Sunday, 5 June 2016

Passengers Sign Petition for Southern to be Stripped of its Franchise.

Calls for an urgent meeting with the rail minister and the transport secretary are being made as soaring numbers of passengers sign a petition  for Southern to be stripped of its franchise.

The lobby for changes to the Govia Thameslink Railway (GTR) contract, which operates Southern Railway, hit the 10,000 mark last week which means the government now needs to respond.
The number of people adding their name has continued to rise rapidly at nearly a thousand a day since Friday and at least half of the signatories live in Sussex. As of today [Tuesday, May 31] 12, 466 had signed. If more than 100,000 sign it will prompt a debate in parliament.
It comes after strikes by union members and widespread cancellations of service - which the company blamed on "unprecedented" levels of staff sickness - caused chaos for passengers since the beginning of May. The company was seeking an injunction to prevent another strike at the High Court last week.

MPs are demanding to meet rail minister Claire Perry and secretary of state for transport Patrick McLoughlin.
Hove MP Peter Kyle wrote to Ms Perry and wants Mr McLoughlin to get involved in discussions.
His letter said: "My first formal meeting after being elected an MP was with you to discuss this matter. At the time, you spoke of a joint improvement plan which would deliver results by the end of 2015. Sadly the service has continued to deteriorate over the last year, coming to a head in recent months."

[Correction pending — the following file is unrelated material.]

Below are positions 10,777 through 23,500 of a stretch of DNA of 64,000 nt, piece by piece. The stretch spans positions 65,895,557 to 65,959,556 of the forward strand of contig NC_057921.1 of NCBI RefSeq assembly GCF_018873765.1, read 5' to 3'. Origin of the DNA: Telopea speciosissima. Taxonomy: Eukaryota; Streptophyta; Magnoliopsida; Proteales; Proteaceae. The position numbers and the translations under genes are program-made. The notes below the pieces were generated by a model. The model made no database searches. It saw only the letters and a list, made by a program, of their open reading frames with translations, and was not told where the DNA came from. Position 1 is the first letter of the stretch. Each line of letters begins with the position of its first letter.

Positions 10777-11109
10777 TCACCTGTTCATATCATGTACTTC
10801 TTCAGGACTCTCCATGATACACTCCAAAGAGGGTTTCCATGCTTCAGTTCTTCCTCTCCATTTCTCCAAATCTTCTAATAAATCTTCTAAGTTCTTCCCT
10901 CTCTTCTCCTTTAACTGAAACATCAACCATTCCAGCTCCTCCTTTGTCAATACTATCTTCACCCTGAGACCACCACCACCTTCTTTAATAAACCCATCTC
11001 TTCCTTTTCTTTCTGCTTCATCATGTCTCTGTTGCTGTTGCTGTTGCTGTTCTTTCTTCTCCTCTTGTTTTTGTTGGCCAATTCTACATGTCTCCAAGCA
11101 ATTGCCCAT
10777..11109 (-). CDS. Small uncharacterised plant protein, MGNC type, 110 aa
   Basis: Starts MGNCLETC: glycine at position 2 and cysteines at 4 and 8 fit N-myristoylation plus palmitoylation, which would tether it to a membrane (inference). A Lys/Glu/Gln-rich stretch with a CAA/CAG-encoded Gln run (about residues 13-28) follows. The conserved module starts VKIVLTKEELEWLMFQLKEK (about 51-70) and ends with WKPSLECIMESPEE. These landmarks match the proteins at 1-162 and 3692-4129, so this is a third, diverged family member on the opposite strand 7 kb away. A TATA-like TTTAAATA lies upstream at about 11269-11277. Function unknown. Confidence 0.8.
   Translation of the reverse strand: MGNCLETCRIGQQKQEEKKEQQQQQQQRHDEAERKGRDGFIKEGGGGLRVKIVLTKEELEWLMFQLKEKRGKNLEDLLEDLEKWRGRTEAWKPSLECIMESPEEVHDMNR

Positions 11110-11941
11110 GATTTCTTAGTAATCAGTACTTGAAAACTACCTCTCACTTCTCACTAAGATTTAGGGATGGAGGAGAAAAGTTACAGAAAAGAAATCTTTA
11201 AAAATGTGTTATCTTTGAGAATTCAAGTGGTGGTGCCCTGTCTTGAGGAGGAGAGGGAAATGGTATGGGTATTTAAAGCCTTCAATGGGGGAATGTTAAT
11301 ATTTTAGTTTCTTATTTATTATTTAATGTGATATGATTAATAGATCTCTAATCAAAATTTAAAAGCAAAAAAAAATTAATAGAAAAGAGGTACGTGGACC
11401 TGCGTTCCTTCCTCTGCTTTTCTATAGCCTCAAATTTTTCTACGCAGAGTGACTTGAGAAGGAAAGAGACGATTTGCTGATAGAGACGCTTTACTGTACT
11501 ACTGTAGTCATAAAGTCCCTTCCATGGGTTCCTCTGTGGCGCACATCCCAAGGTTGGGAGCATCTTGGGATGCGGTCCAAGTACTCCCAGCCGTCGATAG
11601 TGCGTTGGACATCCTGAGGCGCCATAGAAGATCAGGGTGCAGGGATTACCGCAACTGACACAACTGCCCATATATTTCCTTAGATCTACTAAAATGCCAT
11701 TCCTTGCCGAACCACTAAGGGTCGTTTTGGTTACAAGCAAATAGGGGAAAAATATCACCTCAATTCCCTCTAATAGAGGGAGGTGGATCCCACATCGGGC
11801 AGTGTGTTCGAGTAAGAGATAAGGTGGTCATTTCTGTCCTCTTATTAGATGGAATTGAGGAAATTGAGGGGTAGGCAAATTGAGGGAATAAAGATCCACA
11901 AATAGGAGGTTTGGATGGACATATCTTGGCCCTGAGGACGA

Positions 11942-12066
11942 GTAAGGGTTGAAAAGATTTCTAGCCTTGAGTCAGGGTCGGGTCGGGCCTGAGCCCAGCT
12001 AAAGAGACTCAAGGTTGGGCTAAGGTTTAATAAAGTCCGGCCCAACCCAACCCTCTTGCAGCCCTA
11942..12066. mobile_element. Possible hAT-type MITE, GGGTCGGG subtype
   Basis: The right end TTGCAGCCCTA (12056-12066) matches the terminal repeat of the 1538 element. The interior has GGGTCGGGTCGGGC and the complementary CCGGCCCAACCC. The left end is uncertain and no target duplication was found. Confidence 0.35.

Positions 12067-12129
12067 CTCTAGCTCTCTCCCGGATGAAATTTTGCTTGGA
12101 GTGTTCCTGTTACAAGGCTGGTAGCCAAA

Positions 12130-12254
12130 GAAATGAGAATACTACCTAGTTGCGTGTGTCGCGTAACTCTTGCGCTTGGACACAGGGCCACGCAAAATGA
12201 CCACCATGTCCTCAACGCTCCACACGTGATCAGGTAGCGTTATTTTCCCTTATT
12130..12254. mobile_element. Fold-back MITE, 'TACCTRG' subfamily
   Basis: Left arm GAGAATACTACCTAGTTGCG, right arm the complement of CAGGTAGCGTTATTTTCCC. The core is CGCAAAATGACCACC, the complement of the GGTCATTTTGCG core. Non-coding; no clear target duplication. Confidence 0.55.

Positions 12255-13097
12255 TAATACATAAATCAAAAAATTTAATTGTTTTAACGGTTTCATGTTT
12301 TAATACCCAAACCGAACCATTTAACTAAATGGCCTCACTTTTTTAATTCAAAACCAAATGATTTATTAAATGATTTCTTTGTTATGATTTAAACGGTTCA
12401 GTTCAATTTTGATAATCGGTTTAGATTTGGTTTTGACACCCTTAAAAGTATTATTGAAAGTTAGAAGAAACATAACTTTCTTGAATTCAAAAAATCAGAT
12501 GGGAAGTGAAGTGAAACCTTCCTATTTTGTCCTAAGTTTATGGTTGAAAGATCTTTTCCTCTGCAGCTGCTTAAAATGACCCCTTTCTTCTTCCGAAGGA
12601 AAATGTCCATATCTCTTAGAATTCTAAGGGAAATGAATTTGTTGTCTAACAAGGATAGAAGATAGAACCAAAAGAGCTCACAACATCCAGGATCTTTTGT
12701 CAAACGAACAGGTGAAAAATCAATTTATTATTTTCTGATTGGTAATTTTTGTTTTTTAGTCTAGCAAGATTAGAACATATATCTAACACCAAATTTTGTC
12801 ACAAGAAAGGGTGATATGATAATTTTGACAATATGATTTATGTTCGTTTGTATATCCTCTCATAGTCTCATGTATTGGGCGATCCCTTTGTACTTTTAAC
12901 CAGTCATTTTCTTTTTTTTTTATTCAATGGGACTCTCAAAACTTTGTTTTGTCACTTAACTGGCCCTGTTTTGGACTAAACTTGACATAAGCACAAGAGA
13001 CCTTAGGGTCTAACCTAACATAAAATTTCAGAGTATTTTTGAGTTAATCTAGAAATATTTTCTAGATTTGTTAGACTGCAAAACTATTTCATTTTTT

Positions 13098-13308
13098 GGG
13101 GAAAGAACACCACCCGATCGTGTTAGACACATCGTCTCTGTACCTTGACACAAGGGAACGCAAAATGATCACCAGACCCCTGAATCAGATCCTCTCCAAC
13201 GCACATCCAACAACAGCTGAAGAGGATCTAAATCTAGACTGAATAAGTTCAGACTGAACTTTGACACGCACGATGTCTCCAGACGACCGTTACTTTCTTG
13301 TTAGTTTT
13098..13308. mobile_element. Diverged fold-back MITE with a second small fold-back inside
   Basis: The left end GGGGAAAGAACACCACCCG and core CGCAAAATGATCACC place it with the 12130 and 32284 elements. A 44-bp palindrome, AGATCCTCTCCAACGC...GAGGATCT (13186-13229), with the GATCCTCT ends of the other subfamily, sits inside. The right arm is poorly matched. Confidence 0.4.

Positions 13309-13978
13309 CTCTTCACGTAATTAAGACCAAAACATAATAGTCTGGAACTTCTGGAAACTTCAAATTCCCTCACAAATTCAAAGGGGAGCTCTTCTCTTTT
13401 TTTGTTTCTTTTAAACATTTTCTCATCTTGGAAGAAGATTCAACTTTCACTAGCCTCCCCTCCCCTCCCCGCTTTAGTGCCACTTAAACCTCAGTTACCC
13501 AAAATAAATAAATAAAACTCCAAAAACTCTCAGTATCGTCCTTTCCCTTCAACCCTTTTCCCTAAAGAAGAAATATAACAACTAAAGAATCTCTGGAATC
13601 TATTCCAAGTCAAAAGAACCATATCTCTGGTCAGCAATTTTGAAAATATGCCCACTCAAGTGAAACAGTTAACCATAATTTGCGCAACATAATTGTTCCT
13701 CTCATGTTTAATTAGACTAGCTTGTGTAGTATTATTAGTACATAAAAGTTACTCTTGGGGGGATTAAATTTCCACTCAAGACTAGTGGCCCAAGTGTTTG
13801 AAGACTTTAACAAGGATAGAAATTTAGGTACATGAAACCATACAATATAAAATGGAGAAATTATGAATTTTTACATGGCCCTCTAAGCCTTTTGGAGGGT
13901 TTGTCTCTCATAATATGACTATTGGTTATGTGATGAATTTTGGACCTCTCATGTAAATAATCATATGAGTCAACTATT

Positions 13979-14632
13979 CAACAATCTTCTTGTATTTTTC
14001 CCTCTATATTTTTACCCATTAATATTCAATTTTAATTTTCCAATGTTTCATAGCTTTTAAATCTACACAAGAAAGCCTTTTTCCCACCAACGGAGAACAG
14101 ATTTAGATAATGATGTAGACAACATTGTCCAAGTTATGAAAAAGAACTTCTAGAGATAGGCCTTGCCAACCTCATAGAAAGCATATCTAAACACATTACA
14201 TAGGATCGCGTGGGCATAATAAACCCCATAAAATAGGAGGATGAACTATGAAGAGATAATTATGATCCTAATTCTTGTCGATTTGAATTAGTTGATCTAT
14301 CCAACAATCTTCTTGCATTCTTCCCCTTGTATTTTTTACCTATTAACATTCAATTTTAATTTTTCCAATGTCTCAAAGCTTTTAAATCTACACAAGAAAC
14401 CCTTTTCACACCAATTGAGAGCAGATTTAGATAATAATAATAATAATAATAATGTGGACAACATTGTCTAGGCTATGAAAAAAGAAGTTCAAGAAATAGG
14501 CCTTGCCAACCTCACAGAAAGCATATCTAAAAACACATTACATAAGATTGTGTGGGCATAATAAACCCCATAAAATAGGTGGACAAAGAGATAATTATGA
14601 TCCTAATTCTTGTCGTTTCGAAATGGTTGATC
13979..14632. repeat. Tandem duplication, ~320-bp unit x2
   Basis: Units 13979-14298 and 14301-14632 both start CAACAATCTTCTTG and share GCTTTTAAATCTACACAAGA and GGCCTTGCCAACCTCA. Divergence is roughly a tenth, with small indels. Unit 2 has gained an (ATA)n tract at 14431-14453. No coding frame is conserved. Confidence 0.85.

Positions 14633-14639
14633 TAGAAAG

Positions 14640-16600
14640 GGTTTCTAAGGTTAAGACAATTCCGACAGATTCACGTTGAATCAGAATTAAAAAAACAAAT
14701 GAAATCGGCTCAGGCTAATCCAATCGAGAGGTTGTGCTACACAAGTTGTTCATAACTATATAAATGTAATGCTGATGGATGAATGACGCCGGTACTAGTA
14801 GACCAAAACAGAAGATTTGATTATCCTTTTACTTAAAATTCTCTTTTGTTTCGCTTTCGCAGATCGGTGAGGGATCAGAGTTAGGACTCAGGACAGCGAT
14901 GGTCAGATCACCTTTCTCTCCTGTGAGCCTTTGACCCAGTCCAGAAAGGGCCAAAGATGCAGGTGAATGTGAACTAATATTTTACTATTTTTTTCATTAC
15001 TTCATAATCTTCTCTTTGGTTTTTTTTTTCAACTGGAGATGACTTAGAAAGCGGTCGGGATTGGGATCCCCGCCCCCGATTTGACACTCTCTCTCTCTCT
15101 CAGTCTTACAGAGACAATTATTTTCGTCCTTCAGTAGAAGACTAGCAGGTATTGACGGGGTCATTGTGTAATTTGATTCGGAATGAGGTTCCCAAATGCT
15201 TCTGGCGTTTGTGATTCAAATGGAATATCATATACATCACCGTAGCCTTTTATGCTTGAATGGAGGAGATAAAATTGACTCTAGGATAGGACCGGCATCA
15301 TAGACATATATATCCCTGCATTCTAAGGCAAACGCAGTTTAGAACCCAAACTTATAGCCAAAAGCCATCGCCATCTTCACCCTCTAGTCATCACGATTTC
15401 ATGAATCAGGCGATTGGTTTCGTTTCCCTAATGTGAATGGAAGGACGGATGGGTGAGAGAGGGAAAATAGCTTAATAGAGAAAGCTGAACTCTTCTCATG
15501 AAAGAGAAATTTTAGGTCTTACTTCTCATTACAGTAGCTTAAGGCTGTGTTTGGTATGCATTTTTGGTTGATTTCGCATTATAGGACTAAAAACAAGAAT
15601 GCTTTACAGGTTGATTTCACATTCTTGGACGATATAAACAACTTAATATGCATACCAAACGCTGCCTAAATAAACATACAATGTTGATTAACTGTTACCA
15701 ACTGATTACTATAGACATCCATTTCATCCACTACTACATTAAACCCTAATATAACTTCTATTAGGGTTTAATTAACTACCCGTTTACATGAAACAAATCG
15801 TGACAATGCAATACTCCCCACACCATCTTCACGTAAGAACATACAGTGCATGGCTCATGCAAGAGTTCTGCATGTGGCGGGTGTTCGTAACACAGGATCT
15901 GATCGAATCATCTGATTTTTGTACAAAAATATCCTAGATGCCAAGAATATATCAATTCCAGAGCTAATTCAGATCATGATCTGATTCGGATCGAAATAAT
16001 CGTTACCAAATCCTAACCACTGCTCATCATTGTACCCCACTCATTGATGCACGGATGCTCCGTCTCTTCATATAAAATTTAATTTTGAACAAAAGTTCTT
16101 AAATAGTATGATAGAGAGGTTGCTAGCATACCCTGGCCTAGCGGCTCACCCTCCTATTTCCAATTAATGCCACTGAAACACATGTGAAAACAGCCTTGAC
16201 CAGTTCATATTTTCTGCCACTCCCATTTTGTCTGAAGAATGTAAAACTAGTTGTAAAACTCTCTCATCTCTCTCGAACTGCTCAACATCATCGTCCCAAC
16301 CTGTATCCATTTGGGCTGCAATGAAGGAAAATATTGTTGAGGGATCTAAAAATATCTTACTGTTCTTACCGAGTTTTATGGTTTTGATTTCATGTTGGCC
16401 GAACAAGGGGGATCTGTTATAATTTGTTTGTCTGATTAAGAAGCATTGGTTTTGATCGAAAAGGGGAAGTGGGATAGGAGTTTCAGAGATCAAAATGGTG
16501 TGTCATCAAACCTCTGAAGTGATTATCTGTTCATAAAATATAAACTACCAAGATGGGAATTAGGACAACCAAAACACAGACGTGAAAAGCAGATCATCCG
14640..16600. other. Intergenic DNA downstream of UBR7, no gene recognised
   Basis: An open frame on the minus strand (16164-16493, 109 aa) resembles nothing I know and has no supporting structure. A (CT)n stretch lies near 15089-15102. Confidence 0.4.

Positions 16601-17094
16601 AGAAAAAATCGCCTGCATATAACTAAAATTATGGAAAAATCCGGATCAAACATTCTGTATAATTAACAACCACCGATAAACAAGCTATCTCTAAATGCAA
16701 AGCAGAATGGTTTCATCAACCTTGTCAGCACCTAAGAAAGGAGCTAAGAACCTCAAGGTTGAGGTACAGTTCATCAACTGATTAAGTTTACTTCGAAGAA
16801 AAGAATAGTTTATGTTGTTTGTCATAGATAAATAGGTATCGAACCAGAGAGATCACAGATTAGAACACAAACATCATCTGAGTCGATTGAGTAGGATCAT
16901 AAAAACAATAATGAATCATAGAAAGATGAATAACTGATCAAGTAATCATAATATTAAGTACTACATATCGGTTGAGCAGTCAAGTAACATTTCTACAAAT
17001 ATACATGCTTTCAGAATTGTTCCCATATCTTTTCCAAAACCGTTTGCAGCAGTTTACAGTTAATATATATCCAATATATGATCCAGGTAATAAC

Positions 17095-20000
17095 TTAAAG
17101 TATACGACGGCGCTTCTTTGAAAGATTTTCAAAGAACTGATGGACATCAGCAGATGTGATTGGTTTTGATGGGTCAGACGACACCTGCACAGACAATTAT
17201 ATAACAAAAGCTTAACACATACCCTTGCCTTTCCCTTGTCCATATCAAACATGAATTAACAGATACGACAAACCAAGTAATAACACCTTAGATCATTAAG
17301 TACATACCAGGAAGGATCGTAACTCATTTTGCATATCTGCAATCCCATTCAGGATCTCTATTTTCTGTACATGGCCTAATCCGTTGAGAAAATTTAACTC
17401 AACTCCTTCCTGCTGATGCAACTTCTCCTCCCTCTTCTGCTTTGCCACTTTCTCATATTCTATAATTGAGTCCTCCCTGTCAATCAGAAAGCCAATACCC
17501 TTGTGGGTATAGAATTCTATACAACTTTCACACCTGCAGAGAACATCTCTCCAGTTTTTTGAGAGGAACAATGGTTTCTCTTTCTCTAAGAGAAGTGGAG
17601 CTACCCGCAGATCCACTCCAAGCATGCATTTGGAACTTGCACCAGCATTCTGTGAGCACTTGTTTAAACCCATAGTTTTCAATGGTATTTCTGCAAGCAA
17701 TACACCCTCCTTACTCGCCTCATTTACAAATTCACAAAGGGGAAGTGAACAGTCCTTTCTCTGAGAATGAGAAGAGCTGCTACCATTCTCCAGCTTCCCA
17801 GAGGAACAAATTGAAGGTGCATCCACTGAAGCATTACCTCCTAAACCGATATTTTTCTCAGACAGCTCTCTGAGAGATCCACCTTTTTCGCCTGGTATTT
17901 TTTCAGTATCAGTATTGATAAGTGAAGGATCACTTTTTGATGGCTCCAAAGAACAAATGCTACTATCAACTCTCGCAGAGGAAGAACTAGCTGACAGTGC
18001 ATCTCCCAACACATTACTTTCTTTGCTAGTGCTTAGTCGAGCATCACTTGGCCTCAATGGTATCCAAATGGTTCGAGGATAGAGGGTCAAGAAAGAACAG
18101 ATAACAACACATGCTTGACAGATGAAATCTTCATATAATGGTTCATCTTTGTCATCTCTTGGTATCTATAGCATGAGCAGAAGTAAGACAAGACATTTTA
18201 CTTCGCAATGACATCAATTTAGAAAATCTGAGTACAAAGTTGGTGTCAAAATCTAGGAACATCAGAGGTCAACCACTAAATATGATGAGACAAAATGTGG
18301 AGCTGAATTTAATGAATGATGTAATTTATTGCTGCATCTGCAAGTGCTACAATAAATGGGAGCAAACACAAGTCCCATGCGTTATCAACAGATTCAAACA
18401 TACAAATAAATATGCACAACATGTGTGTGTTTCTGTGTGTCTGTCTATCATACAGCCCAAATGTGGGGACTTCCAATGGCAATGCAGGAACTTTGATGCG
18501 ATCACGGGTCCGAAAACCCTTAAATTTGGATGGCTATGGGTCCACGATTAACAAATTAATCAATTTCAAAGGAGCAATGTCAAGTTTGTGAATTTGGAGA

He spoke of a postbag and inbox filling up with daily stories from "bitterly upset" passengers, adding: "I am sure we both agree, it simply can’t go on like this. Promises of an improvement in the service when the Thameslink programme is completed in 2018 is simply not good enough. Passengers are not paying over £5,000 a year for a season ticket only to be told to hang on for two years."
Brighton Pavilion MP Caroline Lucas, who said the franchise is "consistently failing passengers," is due to meet Ms Perry soon.

Ms Perry said: "I know passengers are frustrated and aren’t always getting the service they deserve. I’ve been clear Southern must continue to work hard to ensure they provide a reliable service free from disruption."
She said the operator is making improvements, including introducing new trains and training more drivers, but it would "take time".
She added: "We’re are closely monitoring progress and remain fully committed to working with Southern to get this railway back to high performance."
The Department for Transport said it would not comment on ministerial meetings.
A Southern spokesman told The Argus the company was doing its "very best" to improve punctuality and give passengers the quality service they deserve.

From The Argus

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